COAR (Confederation of Open Access Repositories) is an international association with over 140 members and partners from around the world representing libraries, universities, research institutions, government funders and others. COAR brings together the repository community and major repository networks in order to build capacity, align policies and practices, and act as a global voice for the repository community.

WACREN (West and Central African Research and Education Network) is a non-profit organisation registered in Ghana, with a mission to build and operate world-class network infrastructure, develop state of the art services, promote collaboration among national, regional, international research and education communities and build the capacity of the REN community.

Major repository networks agree to adopt common guidelines


Rio de Janeiro, November 25 & 26, 2015

Participants of the LA Referencia-OpenAIRE workshop
Participants of the LA Referencia-OpenAIRE workshop

There is growing recognition worldwide that our substantial global investments in research have much greater impact if they are widely shared and openly available to everyone. LA Referencia, OpenAIRE and COAR reaffirm their strong support for a shared vision of a global network of repositories as fundamental infrastructure for providing sustainable and open access to research outputs, ensuring that all researchers and citizens have access to the results of publicly funded research.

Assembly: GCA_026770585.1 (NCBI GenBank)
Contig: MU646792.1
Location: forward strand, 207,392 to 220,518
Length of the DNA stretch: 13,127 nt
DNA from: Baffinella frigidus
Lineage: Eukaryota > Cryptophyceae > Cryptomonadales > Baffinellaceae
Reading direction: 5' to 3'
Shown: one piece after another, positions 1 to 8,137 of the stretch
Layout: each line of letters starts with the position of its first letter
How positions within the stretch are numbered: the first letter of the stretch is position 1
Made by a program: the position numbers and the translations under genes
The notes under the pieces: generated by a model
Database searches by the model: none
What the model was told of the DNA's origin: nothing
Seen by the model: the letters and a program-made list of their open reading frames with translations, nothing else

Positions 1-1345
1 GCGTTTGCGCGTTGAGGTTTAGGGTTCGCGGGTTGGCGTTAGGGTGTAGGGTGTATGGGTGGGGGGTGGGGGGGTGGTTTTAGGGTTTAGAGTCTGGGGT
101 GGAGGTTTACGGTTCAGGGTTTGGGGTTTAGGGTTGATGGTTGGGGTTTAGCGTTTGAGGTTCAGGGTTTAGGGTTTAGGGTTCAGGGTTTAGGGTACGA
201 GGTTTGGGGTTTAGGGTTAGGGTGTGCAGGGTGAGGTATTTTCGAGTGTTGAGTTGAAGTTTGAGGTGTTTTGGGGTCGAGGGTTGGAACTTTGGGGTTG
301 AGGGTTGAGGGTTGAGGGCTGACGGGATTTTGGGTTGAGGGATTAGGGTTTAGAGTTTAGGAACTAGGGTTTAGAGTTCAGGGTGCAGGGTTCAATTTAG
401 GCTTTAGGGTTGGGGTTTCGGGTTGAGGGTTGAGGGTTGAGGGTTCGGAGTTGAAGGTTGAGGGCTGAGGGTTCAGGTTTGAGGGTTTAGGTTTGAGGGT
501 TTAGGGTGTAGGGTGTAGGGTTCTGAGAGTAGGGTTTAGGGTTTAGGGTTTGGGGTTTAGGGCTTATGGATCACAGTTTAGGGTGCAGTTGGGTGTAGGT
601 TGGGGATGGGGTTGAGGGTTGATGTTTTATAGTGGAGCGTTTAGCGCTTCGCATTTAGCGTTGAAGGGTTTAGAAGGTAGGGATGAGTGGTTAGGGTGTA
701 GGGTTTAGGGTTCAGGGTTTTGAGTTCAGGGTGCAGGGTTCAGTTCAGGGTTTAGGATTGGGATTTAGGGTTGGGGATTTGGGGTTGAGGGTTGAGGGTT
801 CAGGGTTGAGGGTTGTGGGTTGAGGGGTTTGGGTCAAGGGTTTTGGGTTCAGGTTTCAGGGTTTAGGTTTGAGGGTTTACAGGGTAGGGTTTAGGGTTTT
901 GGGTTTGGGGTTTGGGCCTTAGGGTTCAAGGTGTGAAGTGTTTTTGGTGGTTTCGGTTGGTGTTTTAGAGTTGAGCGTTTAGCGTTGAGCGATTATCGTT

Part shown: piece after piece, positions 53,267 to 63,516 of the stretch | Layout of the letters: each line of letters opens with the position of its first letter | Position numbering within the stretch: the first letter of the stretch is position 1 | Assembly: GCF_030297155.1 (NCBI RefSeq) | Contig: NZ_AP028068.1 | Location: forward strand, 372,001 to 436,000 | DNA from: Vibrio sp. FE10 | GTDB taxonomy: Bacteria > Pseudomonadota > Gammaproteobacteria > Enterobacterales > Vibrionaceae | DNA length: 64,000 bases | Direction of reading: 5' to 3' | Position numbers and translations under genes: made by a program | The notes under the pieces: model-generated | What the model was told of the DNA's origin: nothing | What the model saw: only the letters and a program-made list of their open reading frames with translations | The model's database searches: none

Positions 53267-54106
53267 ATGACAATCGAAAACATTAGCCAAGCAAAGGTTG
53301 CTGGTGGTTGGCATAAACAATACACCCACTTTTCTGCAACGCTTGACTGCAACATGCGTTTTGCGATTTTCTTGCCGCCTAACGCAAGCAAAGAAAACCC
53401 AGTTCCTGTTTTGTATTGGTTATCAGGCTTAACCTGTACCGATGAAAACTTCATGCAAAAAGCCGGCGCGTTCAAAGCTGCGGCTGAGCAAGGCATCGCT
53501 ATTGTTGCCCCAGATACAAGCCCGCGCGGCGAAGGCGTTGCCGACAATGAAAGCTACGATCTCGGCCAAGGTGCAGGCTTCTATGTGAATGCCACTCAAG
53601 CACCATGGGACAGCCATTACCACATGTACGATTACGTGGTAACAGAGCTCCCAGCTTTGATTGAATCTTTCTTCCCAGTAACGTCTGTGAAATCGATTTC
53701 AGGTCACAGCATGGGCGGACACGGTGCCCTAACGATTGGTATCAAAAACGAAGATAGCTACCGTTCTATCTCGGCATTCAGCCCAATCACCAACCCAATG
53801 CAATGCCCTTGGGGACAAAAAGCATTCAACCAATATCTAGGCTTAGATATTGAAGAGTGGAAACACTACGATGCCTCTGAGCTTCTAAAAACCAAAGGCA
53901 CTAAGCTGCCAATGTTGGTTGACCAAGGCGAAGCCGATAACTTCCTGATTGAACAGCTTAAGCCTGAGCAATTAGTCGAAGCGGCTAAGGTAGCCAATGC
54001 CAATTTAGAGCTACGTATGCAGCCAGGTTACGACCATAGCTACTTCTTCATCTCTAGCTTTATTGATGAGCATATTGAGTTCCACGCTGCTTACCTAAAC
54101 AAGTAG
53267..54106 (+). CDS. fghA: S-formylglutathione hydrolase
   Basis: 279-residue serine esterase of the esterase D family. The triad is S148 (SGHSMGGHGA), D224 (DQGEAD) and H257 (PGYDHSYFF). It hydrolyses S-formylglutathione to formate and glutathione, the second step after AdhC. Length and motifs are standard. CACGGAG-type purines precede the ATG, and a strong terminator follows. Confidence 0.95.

On November 25 and 26, 2015 representatives from LA Referencia, OpenAIRE and COAR met in Rio de Janeiro to discuss the adoption of common metadata guidelines for repository networks and identify areas for further collaboration. The meeting was hosted by the Oswaldo Cruz Foundation (Fiocruz), along with Ibict (Instituto Brasileiro de Informação em Ciência e Tecnologia), and is part of the Aligning Repository Networks work being lead by COAR.

OpenAIRE and LA Referencia represent two of the most advanced regional networks of open access repositories in the world. Closer collaboration between these two networks will enhance the usability and visibility of the collective content in the networks and enable the development of value added services across the two regions.